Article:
A few years ago, Colorado was a state I had heard of, and that’s about it. I had never heard of the Anasazi, never heard of Four Corners, never heard of Mesa Verde, never heard of Chimney Rock, or Yucca House. I knew that people went skiing in Vail, that Denver was a mile-high city, that there were mountains, and I could have told you it was somewhere between the Mississippi River and California, if I’d ever thought about it. Which I really hadn’t.
Then I started watching a TV show called Digging for the Truth with Josh Bernstein. I loved it. I was teaching Ancient Civilizations to grade 5 students at the time, which I found fascinating, so watching Josh travel around the world to various archaeological sites really took my fancy. Then one episode took us to Colorado, and to various sites where the Anasazi lived and built amazing stone villages like Chaco Canyon, Cliff Palace, Yucca House, and Hovenweep. I recognized some of the locations as being places where Ansel Adams took photos as part of his mural project in the early 40s. I was preparing to retire, when I learned that ordinary people could go to archaeological sites as volunteers to work with real archaeologists and make real discoveries about the past. There were opportunities all over the world with a variety of archaeologists and universities, and also with an organization called Earthwatch.
Almost before I knew it, I was scheduled to go to Colorado the following September to meet up with other archaeology enthusiasts like myself, to dig in and help discover more about the history of this ancient people. I decided to drive out (remember Dinah Shore singing “See the USA in your Chevrolet”? — well, I did it!), taking a bit of time in Chicago and Denver along the way. It was an amazing adventure (both the trip, and the “dig”), which I highly recommend to anyone with a yearning to learn and a desire to dig.
Anyway, I was 3 1/2 days in Colorado before arriving at Crow Canyon Archaeological Centre where my real adventure was to begin. Suddenly, I was immersed in Colorado. (You can read about my adventures in Colorado, and later on Easter Island, here.) Before going, I read a book called House of Rain (which I wrote a review of on my blog), which was all about the settlements of the Anasazi throughout the whole area, from Mexico and through all states of the Four Corners (Utah, Colorado, New Mexico, and Arizona), and how they were all connected through a network of roads and signal towers. It was fascinating reading. One of the archaeologists I worked with was mentioned several times in the book which added yet another dimension to both the book and my personal experience.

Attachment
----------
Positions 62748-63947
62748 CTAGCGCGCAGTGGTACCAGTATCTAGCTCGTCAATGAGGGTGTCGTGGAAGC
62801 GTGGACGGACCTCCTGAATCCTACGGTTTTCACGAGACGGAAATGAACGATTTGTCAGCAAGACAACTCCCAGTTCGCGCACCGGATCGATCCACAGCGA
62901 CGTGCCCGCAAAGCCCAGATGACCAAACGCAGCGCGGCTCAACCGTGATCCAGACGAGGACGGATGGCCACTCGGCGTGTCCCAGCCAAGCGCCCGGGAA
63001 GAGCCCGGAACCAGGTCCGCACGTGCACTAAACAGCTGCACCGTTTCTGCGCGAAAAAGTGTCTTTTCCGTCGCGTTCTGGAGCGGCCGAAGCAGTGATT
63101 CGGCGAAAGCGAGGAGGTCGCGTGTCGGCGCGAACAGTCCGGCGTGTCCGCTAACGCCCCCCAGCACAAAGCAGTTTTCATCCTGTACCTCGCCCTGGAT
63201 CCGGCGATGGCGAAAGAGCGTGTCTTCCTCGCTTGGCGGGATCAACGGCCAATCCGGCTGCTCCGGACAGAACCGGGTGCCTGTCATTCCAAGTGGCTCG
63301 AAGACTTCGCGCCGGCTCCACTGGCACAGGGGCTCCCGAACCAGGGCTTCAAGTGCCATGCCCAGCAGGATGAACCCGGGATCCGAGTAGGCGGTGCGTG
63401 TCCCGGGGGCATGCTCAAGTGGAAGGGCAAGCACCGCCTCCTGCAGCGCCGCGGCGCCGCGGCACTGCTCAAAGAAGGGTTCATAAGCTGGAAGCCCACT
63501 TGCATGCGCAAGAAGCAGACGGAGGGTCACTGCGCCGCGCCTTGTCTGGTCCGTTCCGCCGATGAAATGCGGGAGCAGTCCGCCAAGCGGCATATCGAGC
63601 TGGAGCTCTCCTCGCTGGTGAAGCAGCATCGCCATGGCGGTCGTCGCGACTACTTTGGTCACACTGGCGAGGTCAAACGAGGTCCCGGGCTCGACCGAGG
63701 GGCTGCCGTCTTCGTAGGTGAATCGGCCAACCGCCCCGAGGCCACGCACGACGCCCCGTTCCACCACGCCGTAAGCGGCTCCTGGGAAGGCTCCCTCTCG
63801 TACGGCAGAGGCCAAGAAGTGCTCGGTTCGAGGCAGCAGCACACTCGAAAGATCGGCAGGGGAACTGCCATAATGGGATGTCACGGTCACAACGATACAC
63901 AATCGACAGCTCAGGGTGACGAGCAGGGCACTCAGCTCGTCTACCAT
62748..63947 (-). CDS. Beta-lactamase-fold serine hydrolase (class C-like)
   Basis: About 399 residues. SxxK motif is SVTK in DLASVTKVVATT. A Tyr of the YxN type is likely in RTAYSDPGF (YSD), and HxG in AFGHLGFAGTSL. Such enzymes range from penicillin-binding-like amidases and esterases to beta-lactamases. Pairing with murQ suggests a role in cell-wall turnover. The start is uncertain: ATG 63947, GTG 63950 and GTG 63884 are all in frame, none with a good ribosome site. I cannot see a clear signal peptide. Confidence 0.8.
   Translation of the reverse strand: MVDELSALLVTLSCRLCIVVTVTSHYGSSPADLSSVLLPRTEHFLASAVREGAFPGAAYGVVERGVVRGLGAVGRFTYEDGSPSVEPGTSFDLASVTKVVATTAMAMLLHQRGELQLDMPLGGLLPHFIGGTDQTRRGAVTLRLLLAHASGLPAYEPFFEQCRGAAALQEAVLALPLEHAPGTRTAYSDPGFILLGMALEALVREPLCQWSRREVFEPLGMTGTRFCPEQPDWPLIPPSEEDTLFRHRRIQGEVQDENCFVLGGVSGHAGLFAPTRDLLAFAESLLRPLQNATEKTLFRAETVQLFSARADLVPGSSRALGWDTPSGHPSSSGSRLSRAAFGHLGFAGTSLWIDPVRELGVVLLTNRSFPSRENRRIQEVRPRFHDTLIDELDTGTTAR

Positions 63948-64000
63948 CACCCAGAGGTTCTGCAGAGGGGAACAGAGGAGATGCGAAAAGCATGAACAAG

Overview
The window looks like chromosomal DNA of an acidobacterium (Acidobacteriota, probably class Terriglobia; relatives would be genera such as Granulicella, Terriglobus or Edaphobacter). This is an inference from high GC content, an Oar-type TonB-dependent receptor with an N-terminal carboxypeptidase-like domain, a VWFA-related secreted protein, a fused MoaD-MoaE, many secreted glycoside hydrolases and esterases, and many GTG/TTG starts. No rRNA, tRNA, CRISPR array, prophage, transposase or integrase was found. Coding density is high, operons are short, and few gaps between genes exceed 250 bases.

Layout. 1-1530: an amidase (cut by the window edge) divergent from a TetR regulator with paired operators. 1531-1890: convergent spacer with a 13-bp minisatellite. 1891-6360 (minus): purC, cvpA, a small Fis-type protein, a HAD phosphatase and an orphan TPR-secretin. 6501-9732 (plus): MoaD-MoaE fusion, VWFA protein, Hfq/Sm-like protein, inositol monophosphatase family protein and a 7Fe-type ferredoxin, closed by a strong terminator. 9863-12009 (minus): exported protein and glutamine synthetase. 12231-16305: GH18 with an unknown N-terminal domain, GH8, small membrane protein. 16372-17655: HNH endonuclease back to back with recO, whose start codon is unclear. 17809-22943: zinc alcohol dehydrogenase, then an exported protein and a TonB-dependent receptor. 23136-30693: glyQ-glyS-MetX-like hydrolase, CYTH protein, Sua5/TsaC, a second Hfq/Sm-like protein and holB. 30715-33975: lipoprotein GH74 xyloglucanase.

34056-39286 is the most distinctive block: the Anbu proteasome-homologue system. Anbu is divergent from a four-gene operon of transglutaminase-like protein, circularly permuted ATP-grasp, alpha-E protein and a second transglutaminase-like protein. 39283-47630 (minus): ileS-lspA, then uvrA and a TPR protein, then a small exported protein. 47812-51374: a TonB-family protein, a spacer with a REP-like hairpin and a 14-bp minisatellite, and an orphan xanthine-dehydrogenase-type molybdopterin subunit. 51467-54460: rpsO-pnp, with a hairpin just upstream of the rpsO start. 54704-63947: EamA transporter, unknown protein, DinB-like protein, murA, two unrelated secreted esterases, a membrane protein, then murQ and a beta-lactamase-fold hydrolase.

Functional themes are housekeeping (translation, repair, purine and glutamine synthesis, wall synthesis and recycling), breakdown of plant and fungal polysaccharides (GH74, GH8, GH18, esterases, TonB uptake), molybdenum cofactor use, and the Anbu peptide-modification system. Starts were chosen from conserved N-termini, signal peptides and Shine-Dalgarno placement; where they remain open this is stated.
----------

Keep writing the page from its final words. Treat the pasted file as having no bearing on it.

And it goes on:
Almost two years later, and I’m discovering more books than I might ever have imagined that take place in Colorado, are written by Colorado authors, have characters from Colorado, and feature side visits to Colorado. Who’d have thunk it? Liars’ Games by Susan Finlay takes place in a suburb of Colorado where the protagonist is keeping a low profile in a witness protection program. Candy Canes and Cupids by Fern Michaels was one of four novellas in a collection of stories called When The Snow Falls. In this one, the two main characters end up working together at a swanky ski resort near Denver. I’ve since added Wings for My Flight: The Peregrine Falcons of Chimney Rock by Marcy Cottrell Houle to my reading list; it is focusing on the recovery from the endangered species list of the Peregrine falcons and her personal work to help achieve this. It turns out Hunter S. Thompson and James A. Michener hail from Colorado, and a blogger I follow was just at a writers’ conference in Colorado.
The Terrence Malick film, Badlands, although loosely based on events that took place in Nebraska, was all filmed in southeast Colorado. (Starred Martin Sheen and mentioned in the dual biography written with his son Emilio Estevez, Along the Way.) Several scenes from Indiana Jones and the Last Crusade were filmed around the small town of Antonito, Colorado, and, according to cbsdenver.local, “the famous Stanley Hotel in Estes Park is most commonly known as the hotel that inspired Stephen King to write The Shining.” (OK. Gonna give that one a wide berth!)
I know I’ve come across other authors, bloggers, and books based in Colorado but am unable to bring them to mind at the moment. Suffice it to say, I have a burgeoning new respect for Colorado, its fascinating history and talented authors. Maybe you can add to the list of Colorado greats!